Learning How to Get 'Internet Famous'

Andrew Mahon needed to get famous—fast. So he set up a Web site—famousandrew.com—asked people to give him suggestions, and acted out their fancy on YouTube. He videotaped himself getting his bellybutton pierced, dressed as a Wall Street banker begging for change—even rode his bike around Manhattan in nothing but an American-flag thong.

"Famous Andrew" was an experiment, but not the kind you'd think. It was actually Mahon's homework for a design and technology course. It was an unconventional learning tool, to say the least. But at Parsons, the New York City design school where Mahon is now a senior, professors Evan Roth and James Powderly, both artists, along with software developer Jamie Wilkinson, believe that learning how to spread your work on the Web can be almost as important as creating it in the first place. "I think there's this kind of romantic notion of why artists make things, and many are reluctant to admit they want people to view their work," says Roth, a graphic artist who helped teach the class remotely, via Skype, from Hong Kong last semester. "We wanted to overcome that."

So he and two buddies created Internet Famous, a class dedicated to the art of getting hits. Now in its fourth semester, the course is graded exclusively by algorithm, and aims to quantify students' Web fame by adding up their followers and friends, tracking blog pickup and YouTube buzz, as well as assessing the caliber of discussion about each project. By analyzing sites like Twitter, Digg, and nearly a dozen others, a software tool assigns each student a "Famo Index Score" that determines each grade. The point is to get people to watch you—in whatever way you can—and then build on that fame to get your real work out. "It's basically applied social networking," says Ted Byfield, a communications professor at Parsons who is the former co-chair of the design and technology department where the course is taught.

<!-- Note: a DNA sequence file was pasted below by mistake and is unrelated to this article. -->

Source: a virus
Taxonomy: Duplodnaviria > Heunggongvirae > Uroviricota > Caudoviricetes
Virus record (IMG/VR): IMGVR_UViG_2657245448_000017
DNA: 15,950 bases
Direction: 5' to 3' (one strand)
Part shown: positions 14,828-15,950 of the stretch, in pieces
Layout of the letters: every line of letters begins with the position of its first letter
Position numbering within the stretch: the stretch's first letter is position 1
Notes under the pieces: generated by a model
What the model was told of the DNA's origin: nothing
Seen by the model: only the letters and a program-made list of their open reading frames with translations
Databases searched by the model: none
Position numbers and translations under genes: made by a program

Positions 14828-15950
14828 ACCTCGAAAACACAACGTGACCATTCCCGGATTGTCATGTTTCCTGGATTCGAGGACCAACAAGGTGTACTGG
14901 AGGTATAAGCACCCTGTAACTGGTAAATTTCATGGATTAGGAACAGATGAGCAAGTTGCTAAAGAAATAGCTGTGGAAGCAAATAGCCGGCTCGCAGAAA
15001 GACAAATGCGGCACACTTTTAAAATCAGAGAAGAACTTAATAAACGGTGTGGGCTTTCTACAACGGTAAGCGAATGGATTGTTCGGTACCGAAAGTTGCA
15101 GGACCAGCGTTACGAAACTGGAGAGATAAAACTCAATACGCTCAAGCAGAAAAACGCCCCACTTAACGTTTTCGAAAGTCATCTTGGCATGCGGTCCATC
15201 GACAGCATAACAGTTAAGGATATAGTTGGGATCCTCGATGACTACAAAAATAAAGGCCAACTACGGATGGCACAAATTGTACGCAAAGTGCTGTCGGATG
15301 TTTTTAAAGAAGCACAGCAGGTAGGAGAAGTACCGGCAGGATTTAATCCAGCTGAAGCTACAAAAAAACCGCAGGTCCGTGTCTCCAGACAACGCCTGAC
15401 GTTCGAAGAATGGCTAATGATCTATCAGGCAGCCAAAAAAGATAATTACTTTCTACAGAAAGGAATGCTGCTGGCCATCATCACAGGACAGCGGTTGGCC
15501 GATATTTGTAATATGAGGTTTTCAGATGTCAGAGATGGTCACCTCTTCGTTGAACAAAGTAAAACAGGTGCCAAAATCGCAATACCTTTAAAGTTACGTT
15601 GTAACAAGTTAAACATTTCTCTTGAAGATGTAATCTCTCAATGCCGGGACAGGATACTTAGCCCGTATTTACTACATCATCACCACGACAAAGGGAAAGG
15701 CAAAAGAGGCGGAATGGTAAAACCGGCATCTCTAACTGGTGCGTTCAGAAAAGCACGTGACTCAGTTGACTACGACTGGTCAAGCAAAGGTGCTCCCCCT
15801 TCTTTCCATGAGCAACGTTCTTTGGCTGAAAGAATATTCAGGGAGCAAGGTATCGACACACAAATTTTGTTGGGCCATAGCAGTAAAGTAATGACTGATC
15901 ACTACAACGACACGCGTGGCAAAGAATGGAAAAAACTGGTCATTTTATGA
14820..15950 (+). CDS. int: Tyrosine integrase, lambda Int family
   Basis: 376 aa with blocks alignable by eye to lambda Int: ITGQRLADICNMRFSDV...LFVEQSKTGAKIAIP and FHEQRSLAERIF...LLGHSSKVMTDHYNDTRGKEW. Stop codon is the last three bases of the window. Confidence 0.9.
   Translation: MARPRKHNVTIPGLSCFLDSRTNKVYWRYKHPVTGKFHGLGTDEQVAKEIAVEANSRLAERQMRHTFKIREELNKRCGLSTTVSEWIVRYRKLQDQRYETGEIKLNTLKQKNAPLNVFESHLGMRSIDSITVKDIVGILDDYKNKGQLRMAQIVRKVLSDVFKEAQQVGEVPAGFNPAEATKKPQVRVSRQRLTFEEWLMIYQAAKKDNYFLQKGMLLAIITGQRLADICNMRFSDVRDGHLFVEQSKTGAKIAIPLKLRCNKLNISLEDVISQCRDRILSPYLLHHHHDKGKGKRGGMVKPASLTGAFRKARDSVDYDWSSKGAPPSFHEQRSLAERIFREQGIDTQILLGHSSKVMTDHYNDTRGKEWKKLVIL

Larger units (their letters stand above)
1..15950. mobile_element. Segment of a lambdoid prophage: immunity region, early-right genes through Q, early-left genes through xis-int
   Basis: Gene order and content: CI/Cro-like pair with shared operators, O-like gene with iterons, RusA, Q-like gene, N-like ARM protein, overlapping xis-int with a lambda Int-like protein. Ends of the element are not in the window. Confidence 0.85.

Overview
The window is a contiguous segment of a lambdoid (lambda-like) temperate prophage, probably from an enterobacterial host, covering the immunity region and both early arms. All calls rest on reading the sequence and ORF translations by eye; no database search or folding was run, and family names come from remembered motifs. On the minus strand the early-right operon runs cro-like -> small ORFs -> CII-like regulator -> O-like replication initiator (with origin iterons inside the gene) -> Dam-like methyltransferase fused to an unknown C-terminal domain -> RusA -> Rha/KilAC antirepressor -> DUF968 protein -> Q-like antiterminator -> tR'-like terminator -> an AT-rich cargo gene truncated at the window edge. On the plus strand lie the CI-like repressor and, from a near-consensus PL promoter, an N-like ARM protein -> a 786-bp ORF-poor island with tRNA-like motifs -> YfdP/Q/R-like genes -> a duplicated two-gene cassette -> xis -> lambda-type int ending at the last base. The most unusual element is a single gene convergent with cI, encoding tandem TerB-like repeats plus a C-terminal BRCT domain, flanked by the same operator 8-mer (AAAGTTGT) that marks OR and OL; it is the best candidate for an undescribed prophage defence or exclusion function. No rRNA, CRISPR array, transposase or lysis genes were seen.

It's not a science, the professors admit—a lot of getting your work out there has to do with trial and error. And just because a lot of people see your stuff, it doesn't mean it's necessarily good: as they learned their first semester, the Internet loves nudity and rap music. The second semester, they added a stipulation that students create fame they can build on. Roth advises coming as close to the "not safe for work" line without going over it. Mahon certainly achieved that. Whether his patriotic thong will come back to haunt him remains to be seen.

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